• Production Quality Control not only do microstructural variations occur
In this type of test a representative number over relatively short distances but welds can
of welds are sectioned and examined as also involve joints between dissimilar metals
part of a production process. having widely different properties.

• Failure Analysis

Pipe welds
• Research and Development

Slag
Porosity
Toe crack
Hot (solidification) cracks
Heat Affected Zone
(HAZ) Undercut
Hot tears

Unaffected Unaffected
base metal base metal

Subcritical-HAZ Lamellar tears


Underbead cracking
Intercritical-HAZ
Root crack
Grain-refined- Micro-fissures
Intercritical-HAZ
Grain-coarsed-HAZ Lack of fusion Drawing showing the various
regions of the HAZ in a single-pass
weld and the possible defects.
Recommendations
for the preparation
of weld
microsections

Cutting Mechanical Preparation


For most welder approval tests it is suggested
that macro sections are cut in the transverse Macro sections
direction through weld stop/start positions. It Traditionally, welded sections for macro ex-
is at these locations where any lack of skill on amination are prepared manually on succes-
the part of the welder will result in the forma- sively finer grades of silicon carbide paper to
tion of weld defects. a 1200 grit finish.
This is usually sufficient for hardness traverse
For weldability and other studies the section through parent material, heat affected zone,
must be truly representative. Often, flame and weld metal, as well as being suitable for
cutting is used as a primary cutting technique macro etching to facilitate weld macro exami- Ground and etched macro section through a MIG (Metal
e.g. to remove a more manageable welded nation. Silicon carbide paper is limited in re- Inert Gas) weld in carbon steel, etched with 4% Nital.
section from a larger fabrication. It is impor- spect of its cutting life (1.0-1.5 mins) and this Bright field, 6.5x

tant in these cases that the macro/micro sec- is exacerbated with increasing section size.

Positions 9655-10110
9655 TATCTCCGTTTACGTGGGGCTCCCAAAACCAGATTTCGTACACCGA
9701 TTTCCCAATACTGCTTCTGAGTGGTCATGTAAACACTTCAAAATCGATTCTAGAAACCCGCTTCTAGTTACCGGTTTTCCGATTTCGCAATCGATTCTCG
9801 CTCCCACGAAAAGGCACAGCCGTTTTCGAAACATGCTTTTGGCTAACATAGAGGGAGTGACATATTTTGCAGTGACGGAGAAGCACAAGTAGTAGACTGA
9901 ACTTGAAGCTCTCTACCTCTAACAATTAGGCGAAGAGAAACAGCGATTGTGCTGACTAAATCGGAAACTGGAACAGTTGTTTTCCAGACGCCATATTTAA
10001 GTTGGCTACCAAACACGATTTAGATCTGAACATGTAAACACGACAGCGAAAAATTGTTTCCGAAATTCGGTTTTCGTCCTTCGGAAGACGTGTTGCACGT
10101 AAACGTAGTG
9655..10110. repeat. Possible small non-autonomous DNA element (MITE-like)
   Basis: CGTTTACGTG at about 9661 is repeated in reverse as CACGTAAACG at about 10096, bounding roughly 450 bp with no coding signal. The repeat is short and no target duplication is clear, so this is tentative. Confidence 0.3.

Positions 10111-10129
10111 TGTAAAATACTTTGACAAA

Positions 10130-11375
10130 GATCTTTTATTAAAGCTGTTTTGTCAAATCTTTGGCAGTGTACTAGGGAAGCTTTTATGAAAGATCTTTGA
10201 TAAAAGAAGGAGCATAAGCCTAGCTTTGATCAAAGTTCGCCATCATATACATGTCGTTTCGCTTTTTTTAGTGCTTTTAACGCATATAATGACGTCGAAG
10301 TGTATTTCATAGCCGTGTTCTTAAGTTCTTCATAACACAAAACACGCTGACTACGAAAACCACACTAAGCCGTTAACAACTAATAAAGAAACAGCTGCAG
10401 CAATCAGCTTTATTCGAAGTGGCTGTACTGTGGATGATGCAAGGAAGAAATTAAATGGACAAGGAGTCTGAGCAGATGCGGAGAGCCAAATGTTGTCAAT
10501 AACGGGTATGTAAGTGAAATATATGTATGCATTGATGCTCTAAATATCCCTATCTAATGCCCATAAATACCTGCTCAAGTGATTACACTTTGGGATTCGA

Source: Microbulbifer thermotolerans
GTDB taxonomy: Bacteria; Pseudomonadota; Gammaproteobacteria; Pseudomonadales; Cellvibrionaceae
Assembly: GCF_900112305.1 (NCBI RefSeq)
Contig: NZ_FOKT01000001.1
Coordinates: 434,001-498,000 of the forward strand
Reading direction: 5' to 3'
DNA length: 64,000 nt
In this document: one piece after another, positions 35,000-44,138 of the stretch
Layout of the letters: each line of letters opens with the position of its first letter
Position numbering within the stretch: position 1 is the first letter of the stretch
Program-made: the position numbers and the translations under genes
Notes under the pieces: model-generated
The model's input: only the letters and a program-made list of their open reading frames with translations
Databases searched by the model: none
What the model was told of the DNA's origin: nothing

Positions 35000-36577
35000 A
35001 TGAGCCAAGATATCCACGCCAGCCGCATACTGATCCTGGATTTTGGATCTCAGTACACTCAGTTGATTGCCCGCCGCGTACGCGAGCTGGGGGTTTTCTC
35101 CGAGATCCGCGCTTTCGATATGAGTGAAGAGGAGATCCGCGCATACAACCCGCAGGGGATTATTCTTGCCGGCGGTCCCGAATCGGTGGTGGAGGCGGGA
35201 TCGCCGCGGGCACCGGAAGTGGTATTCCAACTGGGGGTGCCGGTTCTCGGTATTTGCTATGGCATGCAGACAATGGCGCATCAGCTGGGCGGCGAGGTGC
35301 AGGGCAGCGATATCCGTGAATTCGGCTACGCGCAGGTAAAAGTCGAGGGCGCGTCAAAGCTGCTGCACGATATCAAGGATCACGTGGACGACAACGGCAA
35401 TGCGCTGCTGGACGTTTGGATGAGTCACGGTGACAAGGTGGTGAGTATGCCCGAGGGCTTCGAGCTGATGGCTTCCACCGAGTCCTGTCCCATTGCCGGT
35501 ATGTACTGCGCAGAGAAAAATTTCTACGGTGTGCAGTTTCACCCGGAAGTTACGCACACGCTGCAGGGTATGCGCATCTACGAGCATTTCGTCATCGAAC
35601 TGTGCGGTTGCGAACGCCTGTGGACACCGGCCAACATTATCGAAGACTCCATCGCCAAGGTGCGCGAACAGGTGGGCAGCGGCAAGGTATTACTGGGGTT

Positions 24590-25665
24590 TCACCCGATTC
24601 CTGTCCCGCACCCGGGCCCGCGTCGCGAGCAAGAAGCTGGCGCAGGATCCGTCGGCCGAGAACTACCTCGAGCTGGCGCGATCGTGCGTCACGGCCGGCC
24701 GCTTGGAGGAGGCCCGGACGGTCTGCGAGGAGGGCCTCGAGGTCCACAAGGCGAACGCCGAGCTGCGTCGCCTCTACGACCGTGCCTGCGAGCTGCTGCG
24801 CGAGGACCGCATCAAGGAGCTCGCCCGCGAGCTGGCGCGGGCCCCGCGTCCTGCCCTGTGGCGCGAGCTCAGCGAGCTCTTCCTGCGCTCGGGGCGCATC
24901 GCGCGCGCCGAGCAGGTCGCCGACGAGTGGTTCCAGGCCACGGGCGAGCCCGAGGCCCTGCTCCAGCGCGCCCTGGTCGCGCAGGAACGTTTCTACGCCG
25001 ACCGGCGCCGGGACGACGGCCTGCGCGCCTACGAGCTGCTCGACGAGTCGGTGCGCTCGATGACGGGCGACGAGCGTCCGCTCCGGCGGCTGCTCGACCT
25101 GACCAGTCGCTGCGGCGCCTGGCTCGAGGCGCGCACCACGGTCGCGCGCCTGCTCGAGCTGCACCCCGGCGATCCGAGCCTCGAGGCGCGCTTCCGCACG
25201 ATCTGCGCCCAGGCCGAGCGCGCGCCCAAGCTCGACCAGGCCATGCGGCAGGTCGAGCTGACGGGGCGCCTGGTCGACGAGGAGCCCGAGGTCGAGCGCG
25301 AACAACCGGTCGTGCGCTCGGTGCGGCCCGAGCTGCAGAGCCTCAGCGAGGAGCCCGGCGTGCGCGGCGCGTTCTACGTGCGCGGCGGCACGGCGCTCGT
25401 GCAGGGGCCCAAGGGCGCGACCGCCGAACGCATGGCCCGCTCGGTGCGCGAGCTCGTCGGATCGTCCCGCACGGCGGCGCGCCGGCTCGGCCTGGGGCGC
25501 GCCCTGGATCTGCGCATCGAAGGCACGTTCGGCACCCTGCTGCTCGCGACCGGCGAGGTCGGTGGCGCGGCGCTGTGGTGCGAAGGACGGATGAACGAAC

tion is cut by an abrasive wet cutting process As an alternative grinding/fine grinding media features is minimal and all microstructural
and is sectioned well away from the influence for manual preparation the Struers MD-Piano elements are retained. In this respect, semi-
of any thermal damage from a primary ther- discs offer a number of advantages: automatic or automatic preparation equip-
mal cutting operation. ment is preferred as it provides a consistency
• A longer cutting life. and reproducibility of polish which facilitates
In order that deformation from cutting is mini- • A constant removal rate over a longer accurate microstructural analysis. Prepara-
mised and the risk of thermal damage on the time period. tion methods for the wide range of welded
cut surface is avoided, it is important that: • Suitable for a wide range of materials materials which can be experienced cannot
hardness (HV150-2000). be covered in this document.
• The correct type of abrasive cut-off wheel
• Less waste. There are, however, four methods detailed
is selected.
in the following which cover the more com-
• An appropriate feed speed is used.
MD-Piano discs are resin bonded diamond monly used welded materials.
• There is an adequate level of coolant
discs which have been developed for coarse
supplied during cutting.
and fine grinding of materials in the hardness
range HV150-2000 and they are available in Carbon and low alloy steel welds
Mounting
comparable grain size to SiC-Paper 80,120,
Normally, macro sections for procedural Step PG FG DP 1 DP 2
220, 600, and 1200.
testing are prepared unmounted because of Surface MD-Piano MD-Allegro MD-Plus MD-Nap
time constraints, and because a finely ground 220
Micro sections
finish is usually adequate for macro exami- Suspension DiaPro DiaPro DiaPro
Weld specimens can involve wide variations Allegro/Largo Plus NapB
nation. If semi-automatic preparation is an
in material hardness across the specimen
option, then there are a number of specimen Lubricant Water